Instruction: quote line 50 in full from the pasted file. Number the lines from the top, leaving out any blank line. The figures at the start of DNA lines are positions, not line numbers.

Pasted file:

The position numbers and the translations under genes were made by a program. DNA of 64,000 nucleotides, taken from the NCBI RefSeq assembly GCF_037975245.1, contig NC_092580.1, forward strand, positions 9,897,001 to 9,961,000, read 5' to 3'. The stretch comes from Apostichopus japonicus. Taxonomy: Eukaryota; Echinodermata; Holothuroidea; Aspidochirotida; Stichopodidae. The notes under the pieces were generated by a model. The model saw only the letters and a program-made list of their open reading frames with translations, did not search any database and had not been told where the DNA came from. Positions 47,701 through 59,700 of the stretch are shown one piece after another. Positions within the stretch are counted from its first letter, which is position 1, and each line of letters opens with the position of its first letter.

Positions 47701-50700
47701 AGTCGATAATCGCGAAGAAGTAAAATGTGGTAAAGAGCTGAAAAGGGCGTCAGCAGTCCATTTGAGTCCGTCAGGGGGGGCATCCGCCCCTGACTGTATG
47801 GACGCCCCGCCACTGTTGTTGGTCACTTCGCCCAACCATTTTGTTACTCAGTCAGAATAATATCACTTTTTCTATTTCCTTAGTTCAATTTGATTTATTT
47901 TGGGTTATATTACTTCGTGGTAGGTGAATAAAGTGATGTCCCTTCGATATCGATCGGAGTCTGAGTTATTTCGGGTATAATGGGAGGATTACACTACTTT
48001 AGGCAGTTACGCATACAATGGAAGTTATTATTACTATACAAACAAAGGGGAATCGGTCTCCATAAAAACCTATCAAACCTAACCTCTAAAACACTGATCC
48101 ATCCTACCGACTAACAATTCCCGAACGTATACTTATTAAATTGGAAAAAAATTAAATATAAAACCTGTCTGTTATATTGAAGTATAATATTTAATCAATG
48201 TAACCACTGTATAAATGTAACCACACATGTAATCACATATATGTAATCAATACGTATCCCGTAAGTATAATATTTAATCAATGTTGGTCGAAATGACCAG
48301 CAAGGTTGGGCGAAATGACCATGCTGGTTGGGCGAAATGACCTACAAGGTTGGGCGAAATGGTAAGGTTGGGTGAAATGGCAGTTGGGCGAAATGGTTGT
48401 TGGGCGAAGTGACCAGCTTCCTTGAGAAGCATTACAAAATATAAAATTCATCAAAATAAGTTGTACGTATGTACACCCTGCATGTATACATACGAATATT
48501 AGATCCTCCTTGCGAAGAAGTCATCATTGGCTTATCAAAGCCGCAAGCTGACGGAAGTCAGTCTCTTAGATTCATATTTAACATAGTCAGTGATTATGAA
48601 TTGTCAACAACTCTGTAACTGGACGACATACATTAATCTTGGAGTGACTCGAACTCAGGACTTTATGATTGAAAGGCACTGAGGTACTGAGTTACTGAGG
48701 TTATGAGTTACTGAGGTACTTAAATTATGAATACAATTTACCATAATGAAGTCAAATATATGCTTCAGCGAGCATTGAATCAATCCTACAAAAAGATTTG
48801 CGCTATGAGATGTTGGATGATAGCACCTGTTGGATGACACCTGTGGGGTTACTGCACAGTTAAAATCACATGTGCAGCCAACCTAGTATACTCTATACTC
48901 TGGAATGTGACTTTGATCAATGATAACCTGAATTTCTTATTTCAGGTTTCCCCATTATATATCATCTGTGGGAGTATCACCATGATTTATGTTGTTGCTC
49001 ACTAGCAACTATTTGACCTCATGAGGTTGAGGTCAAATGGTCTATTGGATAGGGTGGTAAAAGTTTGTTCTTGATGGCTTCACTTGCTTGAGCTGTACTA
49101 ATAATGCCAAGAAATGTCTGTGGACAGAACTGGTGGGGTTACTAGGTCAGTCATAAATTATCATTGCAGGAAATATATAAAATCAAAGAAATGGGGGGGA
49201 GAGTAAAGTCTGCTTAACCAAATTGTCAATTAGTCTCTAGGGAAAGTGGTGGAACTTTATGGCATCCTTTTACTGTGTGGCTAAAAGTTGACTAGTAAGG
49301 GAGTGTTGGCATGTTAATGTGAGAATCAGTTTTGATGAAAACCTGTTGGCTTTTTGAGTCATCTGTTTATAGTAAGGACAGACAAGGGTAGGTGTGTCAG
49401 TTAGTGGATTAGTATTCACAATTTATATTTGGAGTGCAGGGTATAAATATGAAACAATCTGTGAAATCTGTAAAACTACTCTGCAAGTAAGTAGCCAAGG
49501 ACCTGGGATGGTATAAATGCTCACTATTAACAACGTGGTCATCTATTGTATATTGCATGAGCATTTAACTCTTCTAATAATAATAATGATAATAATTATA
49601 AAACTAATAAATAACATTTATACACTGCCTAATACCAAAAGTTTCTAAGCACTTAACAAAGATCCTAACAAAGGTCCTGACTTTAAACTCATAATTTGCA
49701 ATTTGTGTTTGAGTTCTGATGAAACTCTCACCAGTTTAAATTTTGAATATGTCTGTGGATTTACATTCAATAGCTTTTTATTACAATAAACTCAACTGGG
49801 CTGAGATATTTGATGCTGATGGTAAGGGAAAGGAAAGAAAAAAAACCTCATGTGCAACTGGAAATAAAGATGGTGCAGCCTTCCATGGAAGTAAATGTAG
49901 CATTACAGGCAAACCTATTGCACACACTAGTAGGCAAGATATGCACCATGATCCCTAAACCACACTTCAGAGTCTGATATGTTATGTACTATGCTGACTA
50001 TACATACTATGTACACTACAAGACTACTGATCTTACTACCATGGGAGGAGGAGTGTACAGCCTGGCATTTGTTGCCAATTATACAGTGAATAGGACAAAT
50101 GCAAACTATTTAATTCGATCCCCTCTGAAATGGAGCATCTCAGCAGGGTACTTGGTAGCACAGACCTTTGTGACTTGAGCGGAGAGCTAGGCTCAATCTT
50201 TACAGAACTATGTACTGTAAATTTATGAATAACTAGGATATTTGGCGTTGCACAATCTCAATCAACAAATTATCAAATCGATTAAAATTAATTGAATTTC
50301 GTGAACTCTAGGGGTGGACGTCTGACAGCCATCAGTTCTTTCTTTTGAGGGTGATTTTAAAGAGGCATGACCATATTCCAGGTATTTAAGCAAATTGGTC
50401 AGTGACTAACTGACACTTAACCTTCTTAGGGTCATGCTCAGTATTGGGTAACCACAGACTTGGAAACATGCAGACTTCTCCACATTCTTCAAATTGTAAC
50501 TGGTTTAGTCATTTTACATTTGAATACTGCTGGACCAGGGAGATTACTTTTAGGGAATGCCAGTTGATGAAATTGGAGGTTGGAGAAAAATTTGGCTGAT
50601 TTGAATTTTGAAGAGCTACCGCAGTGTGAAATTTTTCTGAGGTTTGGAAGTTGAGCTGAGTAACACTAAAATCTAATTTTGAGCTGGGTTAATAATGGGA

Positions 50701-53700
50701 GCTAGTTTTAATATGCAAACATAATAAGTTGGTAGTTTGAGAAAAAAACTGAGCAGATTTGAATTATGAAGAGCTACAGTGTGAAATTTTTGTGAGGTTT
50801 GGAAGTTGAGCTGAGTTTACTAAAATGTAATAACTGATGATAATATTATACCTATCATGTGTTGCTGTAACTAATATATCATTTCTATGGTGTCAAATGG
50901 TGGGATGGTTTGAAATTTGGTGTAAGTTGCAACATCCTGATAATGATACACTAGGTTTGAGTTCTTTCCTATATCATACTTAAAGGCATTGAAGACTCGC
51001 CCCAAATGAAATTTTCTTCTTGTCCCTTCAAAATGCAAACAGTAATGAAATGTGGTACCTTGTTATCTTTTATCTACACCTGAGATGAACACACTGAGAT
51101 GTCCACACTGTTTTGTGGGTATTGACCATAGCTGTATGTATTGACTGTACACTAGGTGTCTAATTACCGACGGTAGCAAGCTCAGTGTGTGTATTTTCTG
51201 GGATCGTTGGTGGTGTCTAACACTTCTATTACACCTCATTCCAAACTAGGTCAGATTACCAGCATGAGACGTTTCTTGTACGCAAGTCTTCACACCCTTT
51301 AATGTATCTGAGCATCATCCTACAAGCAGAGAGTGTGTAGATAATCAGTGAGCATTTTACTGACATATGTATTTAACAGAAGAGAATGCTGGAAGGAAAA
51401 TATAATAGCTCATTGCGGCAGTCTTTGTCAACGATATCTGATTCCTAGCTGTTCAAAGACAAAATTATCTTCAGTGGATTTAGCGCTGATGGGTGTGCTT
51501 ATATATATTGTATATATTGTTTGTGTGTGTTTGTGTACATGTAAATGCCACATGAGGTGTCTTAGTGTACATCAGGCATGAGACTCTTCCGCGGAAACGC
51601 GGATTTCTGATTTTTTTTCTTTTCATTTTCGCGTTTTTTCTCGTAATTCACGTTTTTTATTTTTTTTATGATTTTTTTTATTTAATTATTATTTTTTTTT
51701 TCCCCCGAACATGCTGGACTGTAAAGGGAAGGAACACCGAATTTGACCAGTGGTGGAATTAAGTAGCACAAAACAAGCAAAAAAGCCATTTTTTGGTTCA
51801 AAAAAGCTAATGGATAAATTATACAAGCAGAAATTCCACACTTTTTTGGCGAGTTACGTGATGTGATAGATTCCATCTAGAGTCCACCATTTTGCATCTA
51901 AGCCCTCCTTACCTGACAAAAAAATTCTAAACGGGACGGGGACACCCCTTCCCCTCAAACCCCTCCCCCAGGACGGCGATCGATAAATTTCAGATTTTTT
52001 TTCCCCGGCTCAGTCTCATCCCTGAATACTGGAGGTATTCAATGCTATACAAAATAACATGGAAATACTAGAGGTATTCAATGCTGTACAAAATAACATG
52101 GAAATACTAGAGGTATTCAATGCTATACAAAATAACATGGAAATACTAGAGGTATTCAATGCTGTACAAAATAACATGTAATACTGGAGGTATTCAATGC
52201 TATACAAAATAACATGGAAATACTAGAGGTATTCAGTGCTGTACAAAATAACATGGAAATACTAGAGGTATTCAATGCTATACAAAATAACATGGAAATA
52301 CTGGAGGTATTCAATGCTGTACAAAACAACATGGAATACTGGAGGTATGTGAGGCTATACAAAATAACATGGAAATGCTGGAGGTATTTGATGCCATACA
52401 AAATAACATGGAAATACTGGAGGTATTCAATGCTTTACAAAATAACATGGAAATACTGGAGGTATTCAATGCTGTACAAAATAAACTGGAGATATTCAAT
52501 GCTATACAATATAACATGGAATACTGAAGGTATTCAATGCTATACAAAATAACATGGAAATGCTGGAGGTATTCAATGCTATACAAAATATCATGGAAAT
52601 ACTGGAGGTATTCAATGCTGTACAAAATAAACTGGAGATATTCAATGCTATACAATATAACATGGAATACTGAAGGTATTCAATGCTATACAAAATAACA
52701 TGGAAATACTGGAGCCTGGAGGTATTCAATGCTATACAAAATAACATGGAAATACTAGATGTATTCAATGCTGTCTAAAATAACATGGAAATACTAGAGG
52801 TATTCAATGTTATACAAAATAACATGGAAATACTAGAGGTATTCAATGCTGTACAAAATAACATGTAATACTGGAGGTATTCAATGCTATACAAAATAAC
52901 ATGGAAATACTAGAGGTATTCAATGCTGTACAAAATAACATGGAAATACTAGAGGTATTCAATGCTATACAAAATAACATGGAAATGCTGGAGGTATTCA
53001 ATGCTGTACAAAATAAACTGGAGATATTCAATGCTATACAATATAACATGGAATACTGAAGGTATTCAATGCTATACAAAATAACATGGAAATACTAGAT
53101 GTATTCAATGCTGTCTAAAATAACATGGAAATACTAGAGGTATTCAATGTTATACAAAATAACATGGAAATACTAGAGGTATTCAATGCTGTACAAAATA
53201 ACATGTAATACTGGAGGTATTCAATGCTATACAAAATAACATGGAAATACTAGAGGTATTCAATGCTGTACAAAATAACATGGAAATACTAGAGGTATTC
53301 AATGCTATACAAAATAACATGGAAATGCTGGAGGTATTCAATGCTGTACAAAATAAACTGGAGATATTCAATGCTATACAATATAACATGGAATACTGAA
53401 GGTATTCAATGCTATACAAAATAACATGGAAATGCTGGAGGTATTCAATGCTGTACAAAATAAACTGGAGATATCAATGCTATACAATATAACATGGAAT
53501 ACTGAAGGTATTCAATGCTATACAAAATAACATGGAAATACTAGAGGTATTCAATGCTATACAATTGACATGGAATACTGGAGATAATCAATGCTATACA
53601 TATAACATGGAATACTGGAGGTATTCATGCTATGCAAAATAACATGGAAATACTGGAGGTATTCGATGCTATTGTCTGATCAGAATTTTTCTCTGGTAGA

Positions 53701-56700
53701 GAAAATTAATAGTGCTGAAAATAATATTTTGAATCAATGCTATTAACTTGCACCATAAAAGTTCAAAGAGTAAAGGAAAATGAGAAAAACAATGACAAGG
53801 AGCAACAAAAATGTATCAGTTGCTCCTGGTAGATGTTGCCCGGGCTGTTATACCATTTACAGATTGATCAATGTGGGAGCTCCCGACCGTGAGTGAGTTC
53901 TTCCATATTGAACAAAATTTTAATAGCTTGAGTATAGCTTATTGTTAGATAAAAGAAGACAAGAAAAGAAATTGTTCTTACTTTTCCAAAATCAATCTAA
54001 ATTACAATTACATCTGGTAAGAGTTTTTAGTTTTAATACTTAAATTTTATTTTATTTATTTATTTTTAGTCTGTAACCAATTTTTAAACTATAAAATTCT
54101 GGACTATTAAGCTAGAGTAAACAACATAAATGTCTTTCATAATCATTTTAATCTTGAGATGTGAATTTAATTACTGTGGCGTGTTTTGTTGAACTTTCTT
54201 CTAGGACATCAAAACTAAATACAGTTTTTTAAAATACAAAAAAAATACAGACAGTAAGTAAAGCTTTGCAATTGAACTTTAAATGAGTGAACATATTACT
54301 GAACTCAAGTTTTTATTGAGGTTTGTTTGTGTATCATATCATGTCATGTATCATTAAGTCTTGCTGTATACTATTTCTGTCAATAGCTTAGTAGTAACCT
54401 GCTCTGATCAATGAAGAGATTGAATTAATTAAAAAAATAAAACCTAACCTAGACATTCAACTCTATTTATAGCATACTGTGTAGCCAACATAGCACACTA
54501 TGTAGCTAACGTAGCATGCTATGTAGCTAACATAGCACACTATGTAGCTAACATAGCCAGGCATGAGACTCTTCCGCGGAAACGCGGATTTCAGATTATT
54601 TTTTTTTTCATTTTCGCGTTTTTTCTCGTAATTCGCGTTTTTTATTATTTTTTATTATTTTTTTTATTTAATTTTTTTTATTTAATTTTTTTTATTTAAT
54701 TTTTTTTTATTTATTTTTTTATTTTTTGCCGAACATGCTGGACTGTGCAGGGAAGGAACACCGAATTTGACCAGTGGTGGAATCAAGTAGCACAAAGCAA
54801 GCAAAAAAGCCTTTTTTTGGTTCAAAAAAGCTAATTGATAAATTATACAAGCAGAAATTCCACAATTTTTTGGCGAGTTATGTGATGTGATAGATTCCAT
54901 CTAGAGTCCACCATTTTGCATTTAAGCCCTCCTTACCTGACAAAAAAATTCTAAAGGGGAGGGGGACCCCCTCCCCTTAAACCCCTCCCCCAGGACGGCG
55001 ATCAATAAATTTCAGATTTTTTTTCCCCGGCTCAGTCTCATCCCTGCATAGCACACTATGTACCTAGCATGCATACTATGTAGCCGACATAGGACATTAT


52301 CTGGAGGTATTCAATGCTGTACAAAACAACATGGAATACTGGAGGTATGTGAGGCTATACAAAATAACATGGAAATGCTGGAGGTATTTGATGCCATACA